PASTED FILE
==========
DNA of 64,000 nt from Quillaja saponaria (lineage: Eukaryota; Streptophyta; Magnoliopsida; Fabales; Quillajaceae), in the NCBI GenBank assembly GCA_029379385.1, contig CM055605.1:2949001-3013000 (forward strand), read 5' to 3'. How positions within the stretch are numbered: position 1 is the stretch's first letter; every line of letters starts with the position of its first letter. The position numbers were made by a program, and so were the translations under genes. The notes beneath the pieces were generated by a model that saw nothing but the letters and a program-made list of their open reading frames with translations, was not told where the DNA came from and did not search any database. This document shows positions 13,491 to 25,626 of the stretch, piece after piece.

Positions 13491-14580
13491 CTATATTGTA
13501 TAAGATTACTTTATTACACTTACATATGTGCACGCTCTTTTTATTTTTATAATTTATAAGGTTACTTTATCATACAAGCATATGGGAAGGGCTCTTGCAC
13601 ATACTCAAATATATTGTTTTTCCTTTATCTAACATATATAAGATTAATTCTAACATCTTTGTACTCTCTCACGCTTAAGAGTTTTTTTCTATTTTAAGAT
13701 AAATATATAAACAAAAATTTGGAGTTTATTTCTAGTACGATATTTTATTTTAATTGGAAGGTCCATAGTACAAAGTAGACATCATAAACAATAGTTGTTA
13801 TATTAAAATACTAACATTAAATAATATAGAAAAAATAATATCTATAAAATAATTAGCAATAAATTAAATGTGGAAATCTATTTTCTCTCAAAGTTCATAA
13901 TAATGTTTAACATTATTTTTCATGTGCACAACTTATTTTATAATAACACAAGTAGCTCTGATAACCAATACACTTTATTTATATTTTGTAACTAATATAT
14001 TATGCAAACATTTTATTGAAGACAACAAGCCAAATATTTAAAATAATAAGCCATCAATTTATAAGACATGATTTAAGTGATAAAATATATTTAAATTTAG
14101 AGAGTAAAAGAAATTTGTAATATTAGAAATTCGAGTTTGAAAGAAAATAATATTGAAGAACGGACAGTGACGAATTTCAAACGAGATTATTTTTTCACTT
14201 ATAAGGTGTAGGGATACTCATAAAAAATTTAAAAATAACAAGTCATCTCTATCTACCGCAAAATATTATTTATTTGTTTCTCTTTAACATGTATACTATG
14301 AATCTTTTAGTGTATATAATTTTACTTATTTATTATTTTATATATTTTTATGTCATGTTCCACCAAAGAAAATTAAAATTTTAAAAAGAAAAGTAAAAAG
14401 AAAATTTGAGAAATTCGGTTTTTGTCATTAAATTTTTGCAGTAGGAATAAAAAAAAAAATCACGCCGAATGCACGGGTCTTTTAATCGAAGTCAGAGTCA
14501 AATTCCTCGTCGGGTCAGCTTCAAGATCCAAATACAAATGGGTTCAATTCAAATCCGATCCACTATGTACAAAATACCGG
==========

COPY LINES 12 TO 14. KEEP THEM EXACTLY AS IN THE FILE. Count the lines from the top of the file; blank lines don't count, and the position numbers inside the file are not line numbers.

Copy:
14301 AATCTTTTAGTGTATATAATTTTACTTATTTATTATTTTATATATTTTTATGTCATGTTCCACCAAAGAAAATTAAAATTTTAAAAAGAAAAGTAAAAAG
14401 AAAATTTGAGAAATTCGGTTTTTGTCATTAAATTTTTGCAGTAGGAATAAAAAAAAAAATCACGCCGAATGCACGGGTCTTTTAATCGAAGTCAGAGTCA
14501 AATTCCTCGTCGGGTCAGCTTCAAGATCCAAATACAAATGGGTTCAATTCAAATCCGATCCACTATGTACAAAATACCGG